Forces with direction and magnitude

  • Thread starter dopey9
  • Start date
  • #1
32
0
Forces/couple!

particle of mass m kilograms is acted on by two forces F[1] and F[2] with magnitudes 3*sqr-root 5 newtons and sqr-root 5 newtons and directions parallel to the vectors i+2j and i-2j respectively.
The particle is initially at a position given by the vector 2i+j

i was told to calculate the cartesian components of F[1] and F[2] and hence calculate the total force F[1] + F[2], acting on the particle in component form

MY SOLUTION

The vector i+ 2j has length sqrt{1^2+ 2^2}= sqrt{5}[
A vector in that direction, with length is just 3 times that: 3i+ 6j. That's the first force vector.
Similarly, the vector i- 2j also has length root5 so that is the second force vector. The total force, then, is F1+ F2= (3i+ 6j)+ (i- 2j)= 4i+4j

from there i need to show the couple of the total force about the point with position vector i is zero.....so the total force is 4i+4j ............................

I would appreaciate a explanation to how to tackle this Q, so I can do it myself................but im assuming that it is a single force and a couple cannot be put in equilibrium by a single force so it must be zero? is that correct???????
 
Last edited:

Answers and Replies

  • #2
1,860
0
I'm not really sure where you are getting your calculations from. They might be right, but you would have to maybe explain them a little more because I don't really understand where you are getting things such as the length is just 3 times the slope of the force. The way I would approach the problem is to take your two forces and resolve them into component form, so {i_1; j_1; i_2; j_2}, and then add them together.
 
  • #3
nrqed
Science Advisor
Homework Helper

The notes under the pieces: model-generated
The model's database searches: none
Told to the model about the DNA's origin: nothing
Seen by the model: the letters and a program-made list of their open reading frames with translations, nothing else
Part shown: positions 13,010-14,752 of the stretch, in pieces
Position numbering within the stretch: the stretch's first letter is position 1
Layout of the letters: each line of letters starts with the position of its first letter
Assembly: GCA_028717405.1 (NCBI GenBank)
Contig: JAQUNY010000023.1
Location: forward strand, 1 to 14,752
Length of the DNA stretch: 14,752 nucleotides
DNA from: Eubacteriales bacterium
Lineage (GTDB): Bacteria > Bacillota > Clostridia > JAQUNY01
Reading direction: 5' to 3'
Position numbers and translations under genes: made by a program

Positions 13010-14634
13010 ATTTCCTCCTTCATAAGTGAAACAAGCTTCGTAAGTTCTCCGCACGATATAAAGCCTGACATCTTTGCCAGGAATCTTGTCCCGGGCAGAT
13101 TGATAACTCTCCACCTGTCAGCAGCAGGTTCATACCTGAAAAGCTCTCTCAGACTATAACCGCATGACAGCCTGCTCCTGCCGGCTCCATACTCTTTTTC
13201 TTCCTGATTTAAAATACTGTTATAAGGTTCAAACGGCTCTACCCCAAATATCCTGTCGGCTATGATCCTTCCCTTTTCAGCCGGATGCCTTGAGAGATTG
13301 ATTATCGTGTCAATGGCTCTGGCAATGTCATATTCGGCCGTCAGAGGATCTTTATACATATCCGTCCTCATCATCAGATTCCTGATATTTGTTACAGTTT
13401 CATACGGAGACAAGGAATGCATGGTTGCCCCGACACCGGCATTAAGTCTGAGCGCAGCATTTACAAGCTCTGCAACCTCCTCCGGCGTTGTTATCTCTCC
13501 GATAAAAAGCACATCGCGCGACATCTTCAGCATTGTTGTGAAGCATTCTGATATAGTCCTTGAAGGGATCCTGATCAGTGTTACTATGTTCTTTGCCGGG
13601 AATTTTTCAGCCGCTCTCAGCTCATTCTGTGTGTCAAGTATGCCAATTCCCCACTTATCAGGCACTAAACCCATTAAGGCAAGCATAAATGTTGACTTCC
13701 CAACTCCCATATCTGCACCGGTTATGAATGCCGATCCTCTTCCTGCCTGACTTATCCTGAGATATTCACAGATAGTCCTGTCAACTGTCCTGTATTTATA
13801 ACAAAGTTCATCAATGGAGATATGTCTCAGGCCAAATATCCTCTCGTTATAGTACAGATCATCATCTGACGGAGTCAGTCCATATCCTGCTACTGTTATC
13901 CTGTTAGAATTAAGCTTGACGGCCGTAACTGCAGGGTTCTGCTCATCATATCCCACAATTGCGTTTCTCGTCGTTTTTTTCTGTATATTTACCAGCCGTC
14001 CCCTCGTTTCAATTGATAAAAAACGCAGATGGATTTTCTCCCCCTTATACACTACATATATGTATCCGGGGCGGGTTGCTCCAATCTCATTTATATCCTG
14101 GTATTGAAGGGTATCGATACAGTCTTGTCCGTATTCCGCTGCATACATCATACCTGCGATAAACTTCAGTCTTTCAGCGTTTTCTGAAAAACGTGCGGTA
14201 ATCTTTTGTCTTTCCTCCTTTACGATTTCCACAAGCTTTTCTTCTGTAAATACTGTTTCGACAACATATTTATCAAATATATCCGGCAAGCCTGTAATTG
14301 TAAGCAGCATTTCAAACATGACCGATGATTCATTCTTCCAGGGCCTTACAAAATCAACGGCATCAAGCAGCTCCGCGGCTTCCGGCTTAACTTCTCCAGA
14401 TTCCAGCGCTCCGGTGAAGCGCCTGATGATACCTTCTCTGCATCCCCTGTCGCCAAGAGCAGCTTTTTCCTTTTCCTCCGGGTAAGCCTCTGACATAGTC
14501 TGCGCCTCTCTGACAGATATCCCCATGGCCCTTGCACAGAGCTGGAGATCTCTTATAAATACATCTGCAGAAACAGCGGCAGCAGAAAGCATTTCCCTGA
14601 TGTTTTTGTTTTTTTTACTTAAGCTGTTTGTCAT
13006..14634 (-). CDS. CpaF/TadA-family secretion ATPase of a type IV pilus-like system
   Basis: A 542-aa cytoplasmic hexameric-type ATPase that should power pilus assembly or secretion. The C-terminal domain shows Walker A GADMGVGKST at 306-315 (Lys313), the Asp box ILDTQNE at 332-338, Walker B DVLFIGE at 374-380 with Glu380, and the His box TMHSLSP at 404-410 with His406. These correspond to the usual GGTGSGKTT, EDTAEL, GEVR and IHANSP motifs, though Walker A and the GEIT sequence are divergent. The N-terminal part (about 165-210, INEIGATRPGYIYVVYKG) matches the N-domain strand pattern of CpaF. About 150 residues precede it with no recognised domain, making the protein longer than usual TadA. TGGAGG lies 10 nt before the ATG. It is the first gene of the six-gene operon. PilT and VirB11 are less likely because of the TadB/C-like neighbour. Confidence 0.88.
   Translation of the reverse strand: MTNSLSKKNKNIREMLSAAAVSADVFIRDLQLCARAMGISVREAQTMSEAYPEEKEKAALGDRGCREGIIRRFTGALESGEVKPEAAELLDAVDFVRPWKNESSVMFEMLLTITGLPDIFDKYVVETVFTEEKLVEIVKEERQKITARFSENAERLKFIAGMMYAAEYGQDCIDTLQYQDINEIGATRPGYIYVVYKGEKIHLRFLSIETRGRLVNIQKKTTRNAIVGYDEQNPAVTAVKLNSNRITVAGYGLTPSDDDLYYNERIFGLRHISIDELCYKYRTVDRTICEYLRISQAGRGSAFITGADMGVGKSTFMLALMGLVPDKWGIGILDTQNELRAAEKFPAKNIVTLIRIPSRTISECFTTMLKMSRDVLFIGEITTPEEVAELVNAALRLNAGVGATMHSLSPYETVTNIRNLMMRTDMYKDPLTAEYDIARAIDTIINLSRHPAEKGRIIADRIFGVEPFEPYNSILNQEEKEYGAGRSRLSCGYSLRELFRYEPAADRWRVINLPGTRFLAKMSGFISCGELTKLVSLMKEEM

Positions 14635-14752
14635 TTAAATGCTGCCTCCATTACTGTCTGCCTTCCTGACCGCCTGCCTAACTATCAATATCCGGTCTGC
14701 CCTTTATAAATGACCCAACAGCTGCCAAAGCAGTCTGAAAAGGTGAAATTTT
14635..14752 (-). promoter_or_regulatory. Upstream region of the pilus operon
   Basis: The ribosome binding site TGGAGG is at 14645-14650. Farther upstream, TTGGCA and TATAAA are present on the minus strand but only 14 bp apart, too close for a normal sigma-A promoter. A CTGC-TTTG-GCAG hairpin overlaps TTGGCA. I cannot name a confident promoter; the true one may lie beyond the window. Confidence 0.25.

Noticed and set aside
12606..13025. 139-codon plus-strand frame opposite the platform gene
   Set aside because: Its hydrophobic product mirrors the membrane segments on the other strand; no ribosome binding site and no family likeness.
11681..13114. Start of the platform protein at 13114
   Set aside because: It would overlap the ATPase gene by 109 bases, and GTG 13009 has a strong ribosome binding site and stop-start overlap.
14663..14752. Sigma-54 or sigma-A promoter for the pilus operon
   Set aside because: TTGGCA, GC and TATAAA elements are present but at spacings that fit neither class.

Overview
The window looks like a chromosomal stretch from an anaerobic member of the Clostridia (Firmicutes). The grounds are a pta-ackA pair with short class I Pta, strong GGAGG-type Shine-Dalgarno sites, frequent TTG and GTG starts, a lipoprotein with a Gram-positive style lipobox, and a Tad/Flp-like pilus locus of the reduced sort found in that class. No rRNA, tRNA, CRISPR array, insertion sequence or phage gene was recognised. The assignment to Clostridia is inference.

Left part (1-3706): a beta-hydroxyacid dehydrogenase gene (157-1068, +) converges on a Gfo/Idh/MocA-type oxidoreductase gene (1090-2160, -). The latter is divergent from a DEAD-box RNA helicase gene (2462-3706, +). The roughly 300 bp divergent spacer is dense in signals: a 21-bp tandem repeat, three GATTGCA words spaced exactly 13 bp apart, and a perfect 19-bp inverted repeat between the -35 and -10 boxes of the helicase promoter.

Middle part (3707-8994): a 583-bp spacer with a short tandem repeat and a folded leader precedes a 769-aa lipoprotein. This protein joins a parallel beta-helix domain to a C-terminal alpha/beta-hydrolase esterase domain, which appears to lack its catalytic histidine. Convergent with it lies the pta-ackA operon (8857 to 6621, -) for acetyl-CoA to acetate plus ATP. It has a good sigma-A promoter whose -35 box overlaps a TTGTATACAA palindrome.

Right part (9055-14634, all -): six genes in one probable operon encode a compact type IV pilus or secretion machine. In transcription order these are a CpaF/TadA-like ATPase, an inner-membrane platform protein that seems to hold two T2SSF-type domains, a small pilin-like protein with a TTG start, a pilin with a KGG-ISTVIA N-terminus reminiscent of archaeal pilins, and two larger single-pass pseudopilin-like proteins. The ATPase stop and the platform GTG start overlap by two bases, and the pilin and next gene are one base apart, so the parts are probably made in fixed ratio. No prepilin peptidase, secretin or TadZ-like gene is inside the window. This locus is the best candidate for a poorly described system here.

Gold Member
3,764
293
dopey9 said:
particle of mass m kilograms is acted on by two forces F[1] and F[2] with magnitudes 3*sqr-root 5 newtons and sqr-root 5 newtons and directions parallel to the vectors i+2j and i-2j respectively.
The particle is initially at a position given by the vector 2i+j

i was told to calculate the cartesian components of F[1] and F[2] and hence calculate the total force F[1] + F[2], acting on the particle in component form

MY SOLUTION

The vector i+ 2j has length sqrt{1^2+ 2^2}= sqrt{5}[
A vector in that direction, with length is just 3 times that: 3i+ 6j. That's the first force vector.
Similarly, the vector i- 2j also has length root5 so that is the second force vector. The total force, then, is F1+ F2= (3i+ 6j)+ (i- 2j)= 4i+4j
This all sounds correct to me
from there i need to show the couple of the total force about the point with position vector i is zero.....so the total force is 4i+4j ............................

This is where I am losing you. You said earlier that the particle is at the position 2i +j. So why are we talking about position "i" here?
And by
couple" what do you mean? The torque? I am not sure what 'couple" means.

I would appreaciate a explanation to how to tackle this Q, so I can do it myself................but im assuming that it is a single force and a couple cannot be put in equilibrium by a single force so it must be zero? is that correct???????